Even though it sounds harmless, marijuana laced with embalming fluid can result in cognitive issues, like memory loss, as well as chest pain, nausea, and diarrhea. Don’t forget about extreme paranoia and hallucinations, too, or as a person in a study described DMT’s effects: “it feels like dying”.
Summing Up Laced Weed Side Effects
Tainted marijuana comes with a variety of side effects, depending on what it has been spiked with.
Stimulants increase the feeling of euphoria normal weed provides, making you feel as happy as a kid stuck overnight in a candy store, but the comedown can be brutal.
Combining pot with downers can make you more relaxed and lethargic. Hallucinations and severe delusions are another side effect of mixing psychotics with weed.
Although glass and other contaminants don’t add to the normal effects of cannabis, they can still cause uncontrollable coughing as well as a sharp pain in the lungs.
The truth is that trying weed laced with other substances is the mother of all bad decisions. Paranoia,hallucinations and seriously bad trips are just the tip of the iceberg. Combining cannabis with other drugs damages both the body and mind, and some of these effects might be permanent. There is an increased danger of heart attack, stroke and even premature death.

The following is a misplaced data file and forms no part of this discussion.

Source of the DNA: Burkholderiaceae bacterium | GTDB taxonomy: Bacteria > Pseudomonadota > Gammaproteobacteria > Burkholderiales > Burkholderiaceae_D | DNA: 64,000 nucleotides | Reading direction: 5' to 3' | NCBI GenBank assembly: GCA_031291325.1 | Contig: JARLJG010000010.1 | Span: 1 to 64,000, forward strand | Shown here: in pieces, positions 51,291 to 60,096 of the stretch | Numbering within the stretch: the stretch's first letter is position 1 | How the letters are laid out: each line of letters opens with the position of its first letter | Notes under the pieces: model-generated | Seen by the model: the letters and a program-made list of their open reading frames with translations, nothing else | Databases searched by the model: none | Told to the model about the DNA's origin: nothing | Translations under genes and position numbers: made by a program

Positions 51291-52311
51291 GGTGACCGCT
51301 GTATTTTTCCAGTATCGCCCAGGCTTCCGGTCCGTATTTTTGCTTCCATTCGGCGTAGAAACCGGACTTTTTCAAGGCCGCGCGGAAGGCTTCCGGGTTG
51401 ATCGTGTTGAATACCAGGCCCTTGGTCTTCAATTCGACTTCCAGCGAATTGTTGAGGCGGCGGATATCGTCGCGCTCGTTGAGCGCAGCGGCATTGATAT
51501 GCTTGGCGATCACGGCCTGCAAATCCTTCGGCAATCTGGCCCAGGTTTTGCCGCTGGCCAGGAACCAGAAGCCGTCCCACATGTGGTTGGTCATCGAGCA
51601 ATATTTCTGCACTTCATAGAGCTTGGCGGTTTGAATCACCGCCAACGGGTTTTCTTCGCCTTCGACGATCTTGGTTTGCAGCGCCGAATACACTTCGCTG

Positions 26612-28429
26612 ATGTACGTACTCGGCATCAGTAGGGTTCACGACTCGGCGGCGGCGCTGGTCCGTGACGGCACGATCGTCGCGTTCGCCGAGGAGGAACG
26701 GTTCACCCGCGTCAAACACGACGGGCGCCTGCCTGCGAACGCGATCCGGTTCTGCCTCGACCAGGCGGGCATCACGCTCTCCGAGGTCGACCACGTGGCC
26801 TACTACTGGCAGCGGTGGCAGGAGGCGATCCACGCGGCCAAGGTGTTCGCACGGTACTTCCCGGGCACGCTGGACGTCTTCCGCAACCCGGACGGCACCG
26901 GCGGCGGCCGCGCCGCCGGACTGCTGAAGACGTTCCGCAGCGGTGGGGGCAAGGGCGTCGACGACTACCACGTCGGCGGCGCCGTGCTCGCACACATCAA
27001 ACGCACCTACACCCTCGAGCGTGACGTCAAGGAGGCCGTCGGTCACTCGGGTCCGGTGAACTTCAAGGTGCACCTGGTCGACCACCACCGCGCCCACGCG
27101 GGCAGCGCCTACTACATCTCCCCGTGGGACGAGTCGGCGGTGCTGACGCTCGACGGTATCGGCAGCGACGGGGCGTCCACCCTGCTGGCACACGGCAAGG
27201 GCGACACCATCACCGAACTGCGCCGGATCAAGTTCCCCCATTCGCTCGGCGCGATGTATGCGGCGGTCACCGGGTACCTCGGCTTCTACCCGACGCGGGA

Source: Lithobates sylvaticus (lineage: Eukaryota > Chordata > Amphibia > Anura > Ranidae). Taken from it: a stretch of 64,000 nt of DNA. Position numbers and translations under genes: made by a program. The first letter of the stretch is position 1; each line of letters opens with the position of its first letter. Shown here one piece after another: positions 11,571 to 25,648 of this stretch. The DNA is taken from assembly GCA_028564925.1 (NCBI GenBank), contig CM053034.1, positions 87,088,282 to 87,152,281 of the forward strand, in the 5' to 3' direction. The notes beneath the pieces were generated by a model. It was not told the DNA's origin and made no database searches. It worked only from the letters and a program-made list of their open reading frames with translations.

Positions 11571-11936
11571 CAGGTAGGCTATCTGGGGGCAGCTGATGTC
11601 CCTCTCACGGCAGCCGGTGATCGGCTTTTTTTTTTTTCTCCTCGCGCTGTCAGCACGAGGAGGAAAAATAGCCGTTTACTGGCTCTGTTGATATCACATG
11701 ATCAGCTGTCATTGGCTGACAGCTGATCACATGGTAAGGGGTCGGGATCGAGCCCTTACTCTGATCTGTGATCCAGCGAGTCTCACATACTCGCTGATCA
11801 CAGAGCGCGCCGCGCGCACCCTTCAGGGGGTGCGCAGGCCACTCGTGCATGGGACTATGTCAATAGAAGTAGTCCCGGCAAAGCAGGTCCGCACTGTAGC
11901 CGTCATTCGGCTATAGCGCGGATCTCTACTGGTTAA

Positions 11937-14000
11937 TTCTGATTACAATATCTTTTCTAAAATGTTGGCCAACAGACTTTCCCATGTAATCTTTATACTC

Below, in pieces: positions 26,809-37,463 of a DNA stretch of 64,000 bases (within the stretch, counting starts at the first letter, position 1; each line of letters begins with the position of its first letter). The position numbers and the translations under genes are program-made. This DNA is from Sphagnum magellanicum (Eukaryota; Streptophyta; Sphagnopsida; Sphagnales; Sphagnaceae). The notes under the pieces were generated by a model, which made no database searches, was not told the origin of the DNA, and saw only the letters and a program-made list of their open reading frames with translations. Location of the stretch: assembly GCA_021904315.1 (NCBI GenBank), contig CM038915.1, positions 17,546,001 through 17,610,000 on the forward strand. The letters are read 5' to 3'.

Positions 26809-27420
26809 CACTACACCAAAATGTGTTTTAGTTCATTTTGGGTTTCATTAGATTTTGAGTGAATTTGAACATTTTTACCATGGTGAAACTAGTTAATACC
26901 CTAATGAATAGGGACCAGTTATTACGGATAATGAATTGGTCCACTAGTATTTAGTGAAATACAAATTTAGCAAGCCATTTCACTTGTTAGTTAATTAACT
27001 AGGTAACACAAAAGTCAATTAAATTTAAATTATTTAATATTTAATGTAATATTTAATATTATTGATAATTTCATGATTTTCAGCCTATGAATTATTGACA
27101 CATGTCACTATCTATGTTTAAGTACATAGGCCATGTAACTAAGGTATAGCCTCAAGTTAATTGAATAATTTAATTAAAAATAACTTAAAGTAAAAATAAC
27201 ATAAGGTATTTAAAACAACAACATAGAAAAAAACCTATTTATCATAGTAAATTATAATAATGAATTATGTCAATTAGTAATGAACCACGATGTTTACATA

The addictive power of illegal drugs shouldn’t be underestimated either. Using illicit drugs (aware or unaware) can get you hooked on these substances and increase tolerance, thus making overdosing much easier.
Trying Laced Marijuana: How to Detox From Marijuana Mixed With Other Drugs?
Smoking weed that has been laced with other substances, either by accident or intentionally, is dangerous, so it’s important to seek medical attention.
- It’s imperative not to panic, which might be almost impossible if you’ve just smoked two or more euphoric drugs. If you have someone around, that’s excellent. This is not to say that your friend will protect you from the side-effects of tainted marijuana, but they can take you to the ER at least.
- After trying pot laced with fentanyl or other drugs, try to make yourself comfortable and engage in an activity that is calming and relaxing.
- If you feel like vomiting, let it out. Your body knows there is an excess of toxins, so let it do its job.
When to Go to the Emergency Room?
- Aggressive thoughts that are not typical for you.
- Visual or auditory hallucinations.
- Talking gibberish, pacing back and forth uncontrollably.
- Seizures. If you’re asking yourself: can weed cause seizures, the answer is no. So, if you are experiencing seizures, you’ve smoked laced marijuana. In this case, go to the emergency room at once.
Wrapping It Up
Marijuana has departed from the stoner image of uncontrollable giggling, couch lock, and munchies. With the increasing use of cannabidiol oil in medicine and high-end products, cannabis is now making its way to becoming a fully legalized and medically beneficial drug.
However, media reports of laced weed are damaging the reputation of cannabis. Highlighting the adverse effects of marijuana laced with other drugs is setting the legalization process back to the days of reefer madness and making it easier for cannabis opponents to find arguments against the benefits of pot. So don’t give them any! Stick to regular weed — clean and unadulterated! It’s good for cannabis, for your own health, too, or, as drastic as it sounds, your own existence.